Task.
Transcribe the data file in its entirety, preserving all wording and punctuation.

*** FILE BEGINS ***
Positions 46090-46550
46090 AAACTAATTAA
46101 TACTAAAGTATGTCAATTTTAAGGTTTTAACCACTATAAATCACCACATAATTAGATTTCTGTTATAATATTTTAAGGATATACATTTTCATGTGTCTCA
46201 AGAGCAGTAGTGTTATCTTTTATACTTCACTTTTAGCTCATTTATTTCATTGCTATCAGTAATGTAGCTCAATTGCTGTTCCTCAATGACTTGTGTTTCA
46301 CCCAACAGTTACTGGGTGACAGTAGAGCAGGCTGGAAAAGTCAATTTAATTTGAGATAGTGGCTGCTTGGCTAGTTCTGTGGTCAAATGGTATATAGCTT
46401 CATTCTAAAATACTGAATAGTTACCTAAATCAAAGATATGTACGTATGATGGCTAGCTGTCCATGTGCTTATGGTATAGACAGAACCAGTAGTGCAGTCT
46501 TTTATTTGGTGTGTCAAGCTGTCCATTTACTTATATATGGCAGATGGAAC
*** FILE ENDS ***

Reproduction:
Positions 46090-46550
46090 AAACTAATTAA
46101 TACTAAAGTATGTCAATTTTAAGGTTTTAACCACTATAAATCACCACATAATTAGATTTCTGTTATAATATTTTAAGGATATACATTTTCATGTGTCTCA
46201 AGAGCAGTAGTGTTATCTTTTATACTTCACTTTTAGCTCATTTATTTCATTGCTATCAGTAATGTAGCTCAATTGCTGTTCCTCAATGACTTGTGTTTCA
46301 CCCAACAGTTACTGGGTGACAGTAGAGCAGGCTGGAAAAGTCAATTTAATTTGAGATAGTGGCTGCTTGGCTAGTTCTGTGGTCAAATGGTATATAGCTT
46401 CATTCTAAAATACTGAATAGTTACCTAAATCAAAGATATGTACGTATGATGGCTAGCTGTCCATGTGCTTATGGTATAGACAGAACCAGTAGTGCAGTCT
46501 TTTATTTGGTGTGTCAAGCTGTCCATTTACTTATATATGGCAGATGGAAC